Undertaking observer studies to compare imaging technology using clinical radiological images is challenging due to patient variability. To achieve a significant result, a large number of patients would be required to compare cancer detection rates for different image detectors and systems. The aim of this work was to create a methodology where only one set of images is collected on one particular imagingsystem. These images are then converted to appear as if they had been acquired on a different detector and x-ray system. Therefore, the effect of a wide range of digital detectors on cancer detection or diagnosis can be examined without the need for multiple patient exposures.Methods:
Three detectors and x-ray systems [Hologic Selenia (ASE), GE Essential (CSI), Carestream CR (CR)] were characterized in terms of signal transfer properties, noise power spectra (NPS), modulation transfer function, and grid properties. The contributions of the three noise sources (electronic, quantum, and structure noise) to the NPS were calculated by fitting a quadratic polynomial at each spatial frequency of the NPS against air kerma. A methodology was developed to degrade the images to have the characteristics of a different (target) imagingsystem. The simulated images were created by first linearizing the original images such that the pixel values were equivalent to the air kerma incident at the detector. The linearized image was then blurred to match the sharpness characteristics of the target detector.Noise was then added to the blurred image to correct for differences between the detectors and any required change in dose. The electronic, quantum, and structure noise were added appropriate to the air kerma selected for the simulated image and thus ensuring that the noise in the simulated image had the same magnitude and correlation as the target image. A correction was also made for differences in primary grid transmission, scatter, and veiling glare. The method was validated by acquiring images of a CDMAM contrast detail test object (Artinis, The Netherlands) at five different doses for the three systems. The ASE CDMAM images were then converted to appear with the imaging characteristics of target CR and CSI detectors.Results:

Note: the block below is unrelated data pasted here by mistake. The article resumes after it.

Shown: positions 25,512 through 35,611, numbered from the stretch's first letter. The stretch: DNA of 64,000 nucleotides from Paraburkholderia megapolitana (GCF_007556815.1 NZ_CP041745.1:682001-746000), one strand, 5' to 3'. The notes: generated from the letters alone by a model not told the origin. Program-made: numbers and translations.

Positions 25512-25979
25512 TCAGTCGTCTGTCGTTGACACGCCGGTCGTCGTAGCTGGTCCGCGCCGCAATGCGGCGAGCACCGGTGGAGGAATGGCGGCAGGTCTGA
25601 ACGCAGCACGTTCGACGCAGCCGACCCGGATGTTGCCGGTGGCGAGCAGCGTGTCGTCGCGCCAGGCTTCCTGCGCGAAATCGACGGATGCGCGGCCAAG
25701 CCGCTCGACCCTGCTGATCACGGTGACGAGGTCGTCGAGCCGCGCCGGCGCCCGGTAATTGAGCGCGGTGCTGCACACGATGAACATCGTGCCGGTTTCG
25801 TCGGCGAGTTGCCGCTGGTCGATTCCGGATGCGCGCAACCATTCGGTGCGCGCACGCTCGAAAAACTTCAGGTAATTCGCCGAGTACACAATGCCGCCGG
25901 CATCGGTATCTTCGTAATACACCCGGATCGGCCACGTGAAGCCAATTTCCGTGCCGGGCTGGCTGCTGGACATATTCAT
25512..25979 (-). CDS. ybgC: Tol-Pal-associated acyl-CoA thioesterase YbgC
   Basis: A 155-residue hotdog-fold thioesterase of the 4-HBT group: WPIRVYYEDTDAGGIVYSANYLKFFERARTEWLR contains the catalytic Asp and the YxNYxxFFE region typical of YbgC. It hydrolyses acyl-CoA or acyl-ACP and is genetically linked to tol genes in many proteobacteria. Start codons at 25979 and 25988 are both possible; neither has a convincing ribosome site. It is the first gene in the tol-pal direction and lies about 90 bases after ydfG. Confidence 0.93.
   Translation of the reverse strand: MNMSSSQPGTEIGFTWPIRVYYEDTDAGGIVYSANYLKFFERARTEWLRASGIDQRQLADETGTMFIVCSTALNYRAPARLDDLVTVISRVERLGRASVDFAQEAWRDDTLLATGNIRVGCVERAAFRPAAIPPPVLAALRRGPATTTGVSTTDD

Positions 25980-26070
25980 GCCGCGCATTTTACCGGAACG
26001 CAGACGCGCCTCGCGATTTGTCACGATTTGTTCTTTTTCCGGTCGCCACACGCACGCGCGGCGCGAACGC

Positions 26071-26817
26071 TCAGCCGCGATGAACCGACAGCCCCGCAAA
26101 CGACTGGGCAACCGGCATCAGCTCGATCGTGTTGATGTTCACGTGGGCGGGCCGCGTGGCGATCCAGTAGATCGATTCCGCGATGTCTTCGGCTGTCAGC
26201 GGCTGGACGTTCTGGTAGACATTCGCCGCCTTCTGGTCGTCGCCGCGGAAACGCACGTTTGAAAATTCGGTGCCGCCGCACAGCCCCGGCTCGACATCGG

The measured threshold gold thicknesses of the simulated and target CDMAM images were closely matched at normal dose level and the average differences across the range of detail diameters were −4% and 0% for the CR and CSI systems, respectively. The conversion was successful for images acquired over a wide dose range. The average difference between simulated and target images for a given dose was a maximum of 11%.Conclusions:
The validation shows that the image quality of a digital mammography image obtained with a particular system can be degraded, in terms of noise magnitude and color, sharpness, and contrast to account for differences in the detector and antiscatter grid. Potentially, this is a powerful tool for observer studies, as a range of image qualities can be examined by modifying an image set obtained at a single (better) image quality thus removing the patient variability when comparing systems.